How We Can Protect the Manatee and Prevent Seagrass Loss

Article by: Jane Marsh, Editor-in-Chief of Environment.co


Seagrass loss isn’t a phenomenon most people are concerned about. However, with 72 species evolving nearly 100 million years ago, it’s one of the most productive ecosystems on earth with several ecological benefits.

For instance, seagrass helps prevent erosion along coastlines prone to hurricanes and other extreme weather events. They’re also natural filters, removing harmful nutrients and sediments from runoff as they enter coastal waters.

Perhaps most important, seagrass resembles an underwater meadow, serving as a habitat and food source for aquatic and endangered species, including the manatee.

Seagrass Loss Leads to Dwindling Manatee Populations

It should come as little surprise that human exploitation is the direct cause for over 500 extinctions of the 142,500 species listed on the International Union for Conservation of Nature (IUCN) Red List.

Most of Florida’s manatees meet a harrowing fate in the Indian River Lagoon, where amplified nutrient loading from Lake Okeechobee discharge and toxic blue-green algal blooms have eradicated 96% of seagrass beds.

Manatees migrate to warmer inland waters during the winter for shelter and food. However, seagrass loss has placed their populations at high malnutrition and mortality risk. Nearly 1,100 manatees starved to death in the state in 2021, the most since the 2013 record of 830 deaths.

In addition to agricultural and industrial runoff, rapid land development and derelict enforcement of water quality policies exacerbate seagrass die-off across the state and along its coastlines.

As Florida’s population increases — the U.S. Census Bureau ranked Florida as second in the nation for the highest population growth of 211,196 residents in 2021 — preventing seagrass loss to protect manatees has become ever more critical.

4 Ways to Protect Seagrass Ecosystems and Manatee Populations

Whether people live in Florida, are visiting the state or are concerned about manatees and seagrass loss, there are a few ways to help.

Decreasing the amount of pollution generated, whether chemical or plastic, can help protect Florida waterways from algal blooms, control seagrass die-off and safeguard manatees.

Florida Fish and Wildlife Conservation Commission (FWC) biologist Brandon Bassett says one in 10 manatee carcasses contains plastic debris. In fact, he can recall one manatee that died from ingesting a 3-foot ball of plastic bags the size of a cantaloupe, with a smaller ball of plastic found in its intestines.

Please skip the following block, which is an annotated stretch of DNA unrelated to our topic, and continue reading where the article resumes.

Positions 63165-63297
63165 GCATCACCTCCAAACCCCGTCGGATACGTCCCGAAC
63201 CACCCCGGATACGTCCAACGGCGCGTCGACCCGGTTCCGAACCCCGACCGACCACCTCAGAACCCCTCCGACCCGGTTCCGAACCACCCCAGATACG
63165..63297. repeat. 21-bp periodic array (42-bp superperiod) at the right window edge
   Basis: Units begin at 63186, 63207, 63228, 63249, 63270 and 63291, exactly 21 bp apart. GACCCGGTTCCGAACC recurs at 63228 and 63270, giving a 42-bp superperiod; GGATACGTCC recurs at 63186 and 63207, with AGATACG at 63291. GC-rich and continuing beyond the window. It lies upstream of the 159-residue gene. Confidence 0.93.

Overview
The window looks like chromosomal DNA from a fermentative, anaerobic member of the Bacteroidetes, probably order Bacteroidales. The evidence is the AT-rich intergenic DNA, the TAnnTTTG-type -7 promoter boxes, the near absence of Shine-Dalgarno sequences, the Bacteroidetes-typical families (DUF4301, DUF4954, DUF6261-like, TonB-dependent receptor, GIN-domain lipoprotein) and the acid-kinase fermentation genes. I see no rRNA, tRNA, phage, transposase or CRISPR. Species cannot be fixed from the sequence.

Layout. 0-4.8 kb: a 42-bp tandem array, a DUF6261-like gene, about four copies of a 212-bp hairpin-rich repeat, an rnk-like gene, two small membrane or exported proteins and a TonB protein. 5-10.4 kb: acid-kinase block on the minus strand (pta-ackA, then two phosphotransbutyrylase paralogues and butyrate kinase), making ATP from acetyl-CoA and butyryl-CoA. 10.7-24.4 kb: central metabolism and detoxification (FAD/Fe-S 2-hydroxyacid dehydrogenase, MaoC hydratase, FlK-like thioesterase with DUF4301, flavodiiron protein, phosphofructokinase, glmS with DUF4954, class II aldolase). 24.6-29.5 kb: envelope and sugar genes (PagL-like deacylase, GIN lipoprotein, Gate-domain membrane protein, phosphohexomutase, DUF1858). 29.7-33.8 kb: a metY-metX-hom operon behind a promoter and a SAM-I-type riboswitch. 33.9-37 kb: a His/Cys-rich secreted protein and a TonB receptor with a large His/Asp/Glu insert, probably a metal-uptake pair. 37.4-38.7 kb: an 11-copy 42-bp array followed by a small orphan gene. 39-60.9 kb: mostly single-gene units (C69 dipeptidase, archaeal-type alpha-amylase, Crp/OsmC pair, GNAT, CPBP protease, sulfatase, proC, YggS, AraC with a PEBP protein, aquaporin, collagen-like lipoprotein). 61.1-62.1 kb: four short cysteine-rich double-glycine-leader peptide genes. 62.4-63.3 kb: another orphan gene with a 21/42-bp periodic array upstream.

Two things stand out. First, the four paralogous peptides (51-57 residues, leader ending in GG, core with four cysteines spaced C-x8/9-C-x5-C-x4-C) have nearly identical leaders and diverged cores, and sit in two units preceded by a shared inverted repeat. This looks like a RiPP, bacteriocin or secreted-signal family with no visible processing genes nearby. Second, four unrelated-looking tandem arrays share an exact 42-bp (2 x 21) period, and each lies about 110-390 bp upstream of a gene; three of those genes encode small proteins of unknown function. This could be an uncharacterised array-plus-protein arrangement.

Typically, multilayer plastics are nonrecyclable and clog up recycling systems, often finding their way to the natural environment where they pose a danger to wildlife. Opting for packaging-free goods and cutting out waste is one way to prevent polluting manatee habitats.

Landscaping without synthetic fertilizers and pesticides is also essential, as many chemicals enter the water through runoff. Florida residents can contact their local University of Florida, Institute of Food and Agricultural Sciences (UF/IFAS) Extension Office for more information regarding native plants, lawn care, soil testing and fertilization.

A 10-year study conducted by the FWC found that boat collisions account for 20%-25% of manatee fatalities — more than any other marine mammal.

In another study, boat traffic and mooring led to a 58% depletion in underwater vegetation, cutting and thinning seagrass density.

Following safe recreational boating practices, such as steering clear of seagrass beds and manatee habitats, is best. Trimming the motor and idling to deeper waters will also prevent habitat loss if it’s impossible to avoid seagrass.

Despite the FWC recently voting to feed Florida’s manatees — a trial initiative deemed unprecedented to boost the species’ chances of survival — it’s illegal to provide manatees with food or fresh water.

Naturally, the FWC is concerned with how their decision could affect public disregard for the law — in which a conviction might result in a $500 state fine and a 60-day prison sentence. On the federal level, feeding endangered species could accrue $100,000 in fines and a one-year sentence.

Human interactions with manatees, such as feeding, might lead them to associate people and boats as food sources, putting them at risk of further collisions and death.

Locals might decide to volunteer their time during cleanup events to protect the manatee and prevent seagrass loss. Several statewide manatee conservation organizations maintain calendars of events people can sign up for.

Staying informed and donating money and essential resources to protect Florida’s wildlife are effective ways to get involved in preserving the natural environment. 

Preserving Seagrass Ensures Healthier Aquatic Life

The good news is that seagrass loss and manatee fatalities are preventable when people are more ecologically aware of their behaviors. Protecting seagrass beds ensures a robust ecosystem and food source for manatees and other aquatic species.

Take Action for Manatees

Ask the U.S. Fish & Wildlife Service to protect them as Endangered under the Endangered Species Act

Stay Informed!

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